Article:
Godzilla II: King of the Monsters
Aida Vucic | 30/05/2019
It’s the sequel no one asked for. Fortunately, it's so painfully dull that it’ll be forgotten by the time the Kong vs Godzilla film is released. Maybe then Godzilla will have a chance to reclaim some of the fans this bland, obnoxiously terrible sequel will undoubtedly lose.
The film follows from the 2014 reboot which saw Godzilla pillage earth, leaving mass destruction in his wake. Of those affected were the Russell family, Emma (Vera Farmiga) an employee of Monarch, the corporation which is defending Godzilla and creatures alike, and husband Mark (Kyle Chandler). The pair lost their son during the carnage but were fortunate that their daughter Maddison (Millie Bobby Brown) survived. Five years after the attack, the pair have since become estranged, with Mark retreating into the wilderness whilst Emma works on perfecting a machine dubbed the 'Orca' that can interact with these creatures (the Titans).
The Orca proves valuable as a band of eco-warriors headed by Colonel Jonah Alan (Charles Dance) break into the Monarch facility, stealing the machine as well as kidnapping both Emma and Madison. The Colonel and his allies are intent on rescuing the world from the true parasites, which in their view are us humans, and are willing to release mayhem on Earth to achieve their objective. The film then jumps around various Monarch sites, as the creatures begin to awaken. Once again, Earth must rely on the mighty Godzilla as the only hope to save the Earth.
King of the Monsters is, frankly, terrible. The first issue is its interminable length; a runtime that feels unnecessarily bloated and full of just about everything you don't care about when someone suggests watching a Godzilla film. There are an inordinate number of scenes which could have easily been scrapped. They are made even more incomprehensible with a degenerate, threadbare script. If the plot doesn't enrage you with its lack of depth, the incessantly cheesy one-liners will make you cringe into your cinema seat. They are coupled with some significant tonal issues, with random injections of comedy (particularly from Bradley Whitford) repeatedly falling flat.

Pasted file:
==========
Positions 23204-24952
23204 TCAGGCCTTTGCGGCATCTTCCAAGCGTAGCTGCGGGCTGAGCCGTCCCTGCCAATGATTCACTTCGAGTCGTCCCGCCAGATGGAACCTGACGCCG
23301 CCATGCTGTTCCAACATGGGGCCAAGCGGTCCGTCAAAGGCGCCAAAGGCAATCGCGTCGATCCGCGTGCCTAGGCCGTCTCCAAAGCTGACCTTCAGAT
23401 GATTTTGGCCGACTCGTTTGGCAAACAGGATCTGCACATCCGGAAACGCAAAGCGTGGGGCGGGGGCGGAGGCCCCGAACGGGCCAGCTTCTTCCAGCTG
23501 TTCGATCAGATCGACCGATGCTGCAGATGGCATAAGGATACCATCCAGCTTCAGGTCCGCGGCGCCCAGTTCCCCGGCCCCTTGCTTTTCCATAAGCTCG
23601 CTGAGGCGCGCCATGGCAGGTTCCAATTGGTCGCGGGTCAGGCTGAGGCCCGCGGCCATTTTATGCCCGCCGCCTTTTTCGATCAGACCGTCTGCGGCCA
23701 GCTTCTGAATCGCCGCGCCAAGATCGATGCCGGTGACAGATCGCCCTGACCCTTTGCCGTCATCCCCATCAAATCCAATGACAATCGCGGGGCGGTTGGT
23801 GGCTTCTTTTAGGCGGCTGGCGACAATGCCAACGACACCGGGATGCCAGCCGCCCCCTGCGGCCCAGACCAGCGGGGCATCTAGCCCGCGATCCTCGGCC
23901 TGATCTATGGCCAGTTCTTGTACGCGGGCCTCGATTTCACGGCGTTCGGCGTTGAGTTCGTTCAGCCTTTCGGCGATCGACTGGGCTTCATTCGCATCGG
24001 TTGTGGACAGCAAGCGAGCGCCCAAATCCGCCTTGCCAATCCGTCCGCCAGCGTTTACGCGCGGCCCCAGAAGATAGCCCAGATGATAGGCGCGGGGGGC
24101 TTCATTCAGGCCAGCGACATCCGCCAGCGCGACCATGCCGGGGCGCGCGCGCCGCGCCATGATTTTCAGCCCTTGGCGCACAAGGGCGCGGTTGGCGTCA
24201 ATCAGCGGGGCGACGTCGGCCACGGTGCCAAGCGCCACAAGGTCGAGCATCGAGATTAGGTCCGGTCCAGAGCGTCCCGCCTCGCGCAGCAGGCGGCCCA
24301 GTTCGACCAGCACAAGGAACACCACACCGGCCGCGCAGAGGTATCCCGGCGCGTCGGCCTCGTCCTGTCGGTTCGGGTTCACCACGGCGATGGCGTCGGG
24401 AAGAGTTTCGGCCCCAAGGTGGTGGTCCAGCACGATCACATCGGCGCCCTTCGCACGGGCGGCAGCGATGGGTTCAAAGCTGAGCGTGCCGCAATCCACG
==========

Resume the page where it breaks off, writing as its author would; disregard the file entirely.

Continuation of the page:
Director Michael Dougherty proves to be ill-equipped in nearly every way. His action set pieces are muddled, disinteresting, and lose everything that was good in the admittedly short fight scenes from the previous film. His dramatic tension sags loosely, never creating anything close to energy, tension or suspense. He also can't manage the large cast he has assembled. So many incredible actors (even Sally Hawkins!) are saddled with 'worst of the year' dialogue and are lost in the frantic vision of a director who can't seem to decide what story he wants to tell, or how best to tell it. What we are left with is uninspiring world building that lacks originality, creating a distinct feeling we are watching a 90's movie; quite a compliment actually, when you consider the CG work feels even earlier than that.
From an acting perspective, the leads do little. Bobby Brown is fine, although her characters age seems to change around depending on how capable she needs to be to fight the next monster. Farmiga, meanwhile, delivers a career worst performance. Her and Chandler both cruise through this poorly written drivel with an absolute absence of enthusiasm or passion. It’s the supporting cast that create any semblance of depth, and its a shame they were sidelined most of the time in lieu of the Russell family. As one note as the huge supporting cast all are, the sheer size creates a tapestry of interest that largely outstrips anything we get from the presumed trio of leads.
That concept of interest is key, because there is frankly nothing interesting in the film. And given the scope, the scale and the size of the cast of characters, it is shocking that at no point in the King of the Monsters journey do you give a shit about any of them. Even more shocking is that this isn't the most egregious element of the film. No, that can be saved for the monster battles. Dougherty can't match the tension of the previous flick, and instead crams this with so much monster fury you find yourself begging for an end to the constant boring carnage. For a Godzilla film, perhaps that is the greatest sin of all.
An absolute shambles of a film, that either doesn't understand it's title character or doesn't respect it enough to give it the screen treatment it deserves.